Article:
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Former Ethiopian Prime Minster Shares Story Of Redemption


Members of One Million Cups in Bismarck and Mandan sat down for a cup of coffee Wednesday with a former communist rebel leader and one-time prime minister of Ethiopia.

Tamrat Layne, who worked to overthrow the dictator regime of Ethiopia and became prime minister in 1991, was imprisoned five years later because of ideological and political differences.

Tom Ackerman, the director of communications for the University of Mary, characterized turnout for the presentation as strong.

“He wanted students and those that attended to have a purpose in life. Also, he believes we become our own prisoners in life until we are able to find forgiveness that, ultimately, sets us free,” Ackerman said.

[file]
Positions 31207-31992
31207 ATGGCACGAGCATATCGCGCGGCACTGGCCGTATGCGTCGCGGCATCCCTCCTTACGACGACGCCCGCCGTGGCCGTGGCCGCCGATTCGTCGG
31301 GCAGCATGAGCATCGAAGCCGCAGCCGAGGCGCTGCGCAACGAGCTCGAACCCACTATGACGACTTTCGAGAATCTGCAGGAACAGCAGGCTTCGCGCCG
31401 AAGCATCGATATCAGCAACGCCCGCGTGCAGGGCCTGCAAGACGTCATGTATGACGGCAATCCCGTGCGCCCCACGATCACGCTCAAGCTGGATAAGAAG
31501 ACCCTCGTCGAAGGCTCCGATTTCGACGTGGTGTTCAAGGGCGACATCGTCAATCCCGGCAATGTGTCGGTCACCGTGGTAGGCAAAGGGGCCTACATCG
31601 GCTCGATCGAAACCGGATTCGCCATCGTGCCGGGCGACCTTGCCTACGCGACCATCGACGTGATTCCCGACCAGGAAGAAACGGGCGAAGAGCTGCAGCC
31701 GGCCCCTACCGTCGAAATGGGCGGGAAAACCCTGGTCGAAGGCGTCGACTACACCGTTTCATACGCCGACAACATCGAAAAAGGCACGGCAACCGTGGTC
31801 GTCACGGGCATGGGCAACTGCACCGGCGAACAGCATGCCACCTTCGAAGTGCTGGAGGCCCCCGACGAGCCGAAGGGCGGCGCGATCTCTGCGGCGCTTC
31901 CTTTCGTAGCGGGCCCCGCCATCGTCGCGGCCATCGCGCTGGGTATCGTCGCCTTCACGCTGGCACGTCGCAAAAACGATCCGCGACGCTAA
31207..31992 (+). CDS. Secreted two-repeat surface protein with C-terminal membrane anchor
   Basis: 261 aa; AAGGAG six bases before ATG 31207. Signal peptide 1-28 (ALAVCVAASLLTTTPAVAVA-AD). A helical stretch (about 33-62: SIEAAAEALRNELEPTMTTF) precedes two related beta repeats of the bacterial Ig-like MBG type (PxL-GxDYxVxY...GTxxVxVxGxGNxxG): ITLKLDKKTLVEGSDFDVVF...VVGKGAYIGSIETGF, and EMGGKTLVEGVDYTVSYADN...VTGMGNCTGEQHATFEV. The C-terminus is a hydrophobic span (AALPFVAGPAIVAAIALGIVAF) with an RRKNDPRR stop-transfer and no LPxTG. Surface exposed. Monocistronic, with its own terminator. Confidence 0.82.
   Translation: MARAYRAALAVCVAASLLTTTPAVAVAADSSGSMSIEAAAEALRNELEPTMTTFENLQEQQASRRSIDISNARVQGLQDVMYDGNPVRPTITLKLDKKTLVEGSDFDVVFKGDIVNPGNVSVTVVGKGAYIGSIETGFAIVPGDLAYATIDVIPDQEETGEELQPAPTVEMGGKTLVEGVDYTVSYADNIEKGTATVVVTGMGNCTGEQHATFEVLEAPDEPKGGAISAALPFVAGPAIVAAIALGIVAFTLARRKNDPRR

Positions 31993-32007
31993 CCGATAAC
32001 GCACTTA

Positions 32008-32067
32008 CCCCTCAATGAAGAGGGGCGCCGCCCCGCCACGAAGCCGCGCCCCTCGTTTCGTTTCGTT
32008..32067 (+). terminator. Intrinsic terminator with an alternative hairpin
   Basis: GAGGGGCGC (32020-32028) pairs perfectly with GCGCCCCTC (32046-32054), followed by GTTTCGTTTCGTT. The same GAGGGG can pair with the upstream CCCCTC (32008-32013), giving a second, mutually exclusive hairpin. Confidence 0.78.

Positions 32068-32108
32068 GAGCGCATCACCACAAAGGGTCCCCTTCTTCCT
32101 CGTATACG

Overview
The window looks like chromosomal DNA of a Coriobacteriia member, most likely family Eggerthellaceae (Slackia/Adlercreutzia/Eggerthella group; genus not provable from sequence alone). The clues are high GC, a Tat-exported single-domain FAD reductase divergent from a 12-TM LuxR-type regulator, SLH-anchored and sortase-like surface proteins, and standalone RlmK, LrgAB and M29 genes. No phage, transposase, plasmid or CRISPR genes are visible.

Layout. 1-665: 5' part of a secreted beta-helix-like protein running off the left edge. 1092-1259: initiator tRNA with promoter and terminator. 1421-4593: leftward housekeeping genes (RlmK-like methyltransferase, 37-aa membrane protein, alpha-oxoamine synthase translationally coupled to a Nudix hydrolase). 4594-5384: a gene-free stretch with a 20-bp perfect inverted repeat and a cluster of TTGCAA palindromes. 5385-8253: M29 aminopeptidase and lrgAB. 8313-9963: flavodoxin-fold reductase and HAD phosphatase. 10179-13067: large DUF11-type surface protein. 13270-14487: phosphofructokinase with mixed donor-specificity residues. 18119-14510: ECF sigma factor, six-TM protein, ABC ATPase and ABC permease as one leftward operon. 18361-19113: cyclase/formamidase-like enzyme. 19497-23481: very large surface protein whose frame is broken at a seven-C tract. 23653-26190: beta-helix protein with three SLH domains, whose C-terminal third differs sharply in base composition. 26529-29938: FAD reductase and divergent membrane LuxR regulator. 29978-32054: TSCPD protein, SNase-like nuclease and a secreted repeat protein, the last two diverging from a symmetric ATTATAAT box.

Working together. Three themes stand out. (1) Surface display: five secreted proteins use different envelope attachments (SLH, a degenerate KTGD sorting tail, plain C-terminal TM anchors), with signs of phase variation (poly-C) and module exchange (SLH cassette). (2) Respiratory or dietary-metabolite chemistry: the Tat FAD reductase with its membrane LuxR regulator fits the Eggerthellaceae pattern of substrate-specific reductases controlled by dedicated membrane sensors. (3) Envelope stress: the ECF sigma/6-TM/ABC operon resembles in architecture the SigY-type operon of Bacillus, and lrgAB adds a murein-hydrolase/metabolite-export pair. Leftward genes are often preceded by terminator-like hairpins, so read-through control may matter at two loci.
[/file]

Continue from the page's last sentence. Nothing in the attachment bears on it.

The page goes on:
The communal exchange of information, held Wednesday mornings in the auditorium of Dakota Stage, delved into Layne’s time in jail while serving 12 years of an 18-year sentence. Upon his release, Layne said he was able to forgive his captors and now travels the world and speaks about his enlightened journey and the series of events in his life that brought him to this point.

During his presentation, Layne spoke about his new perspective on the world, which he hopes to change through love, forgiveness, peace and resolution.

“The fate of North Dakota is on the young generation,” Layne said. “They have to realize for themselves that they are the ones who can change the state and future. It is on their shoulders. … We can change our nation in love, forgiveness and unity.”

Every week, Wednesdays at 9 a.m., the One Million Cups organization shares cups of coffee as it presents local and national speakers, who talk on a range of topics from local business to advancing technologies to production advice.